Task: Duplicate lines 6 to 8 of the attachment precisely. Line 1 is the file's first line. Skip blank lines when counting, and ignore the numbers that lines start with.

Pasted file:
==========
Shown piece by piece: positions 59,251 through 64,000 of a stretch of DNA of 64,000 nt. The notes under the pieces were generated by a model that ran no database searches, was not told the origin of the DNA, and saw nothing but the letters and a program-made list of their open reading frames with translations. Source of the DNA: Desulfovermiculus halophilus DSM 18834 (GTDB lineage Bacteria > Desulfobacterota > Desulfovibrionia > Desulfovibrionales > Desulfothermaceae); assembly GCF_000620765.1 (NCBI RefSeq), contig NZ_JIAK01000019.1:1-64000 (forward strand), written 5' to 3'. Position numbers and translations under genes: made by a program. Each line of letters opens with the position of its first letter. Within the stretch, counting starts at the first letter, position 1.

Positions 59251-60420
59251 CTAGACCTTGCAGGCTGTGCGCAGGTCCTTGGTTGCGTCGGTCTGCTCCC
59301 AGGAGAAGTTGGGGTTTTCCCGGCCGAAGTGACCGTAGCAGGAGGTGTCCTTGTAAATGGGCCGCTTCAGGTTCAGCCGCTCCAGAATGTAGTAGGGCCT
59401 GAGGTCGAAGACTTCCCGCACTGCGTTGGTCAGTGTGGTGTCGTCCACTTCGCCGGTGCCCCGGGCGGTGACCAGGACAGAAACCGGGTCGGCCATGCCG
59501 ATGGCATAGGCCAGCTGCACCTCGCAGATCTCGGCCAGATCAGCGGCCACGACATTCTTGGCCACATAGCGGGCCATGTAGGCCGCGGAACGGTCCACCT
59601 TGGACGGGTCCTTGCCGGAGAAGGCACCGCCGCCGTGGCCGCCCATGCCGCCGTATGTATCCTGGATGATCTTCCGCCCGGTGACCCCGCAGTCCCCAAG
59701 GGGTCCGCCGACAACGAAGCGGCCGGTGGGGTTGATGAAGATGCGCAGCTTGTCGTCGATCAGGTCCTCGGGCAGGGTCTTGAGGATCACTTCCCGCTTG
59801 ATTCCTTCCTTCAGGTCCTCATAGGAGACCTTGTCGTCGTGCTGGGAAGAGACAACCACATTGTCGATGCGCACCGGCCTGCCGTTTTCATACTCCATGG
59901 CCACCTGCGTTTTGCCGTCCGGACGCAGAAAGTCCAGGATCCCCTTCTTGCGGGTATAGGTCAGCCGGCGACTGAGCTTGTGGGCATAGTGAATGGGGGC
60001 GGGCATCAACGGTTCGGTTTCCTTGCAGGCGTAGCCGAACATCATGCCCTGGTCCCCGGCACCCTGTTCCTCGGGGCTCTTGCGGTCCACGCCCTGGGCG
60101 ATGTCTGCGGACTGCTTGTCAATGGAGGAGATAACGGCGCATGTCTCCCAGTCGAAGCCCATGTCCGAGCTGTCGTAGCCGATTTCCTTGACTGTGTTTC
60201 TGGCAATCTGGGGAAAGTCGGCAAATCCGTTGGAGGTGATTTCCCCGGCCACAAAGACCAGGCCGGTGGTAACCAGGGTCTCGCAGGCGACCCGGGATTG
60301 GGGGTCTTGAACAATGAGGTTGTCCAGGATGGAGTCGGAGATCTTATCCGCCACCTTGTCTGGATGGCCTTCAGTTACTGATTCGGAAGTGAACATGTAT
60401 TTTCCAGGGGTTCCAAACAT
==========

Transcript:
59501 ATGGCATAGGCCAGCTGCACCTCGCAGATCTCGGCCAGATCAGCGGCCACGACATTCTTGGCCACATAGCGGGCCATGTAGGCCGCGGAACGGTCCACCT
59601 TGGACGGGTCCTTGCCGGAGAAGGCACCGCCGCCGTGGCCGCCCATGCCGCCGTATGTATCCTGGATGATCTTCCGCCCGGTGACCCCGCAGTCCCCAAG
59701 GGGTCCGCCGACAACGAAGCGGCCGGTGGGGTTGATGAAGATGCGCAGCTTGTCGTCGATCAGGTCCTCGGGCAGGGTCTTGAGGATCACTTCCCGCTTG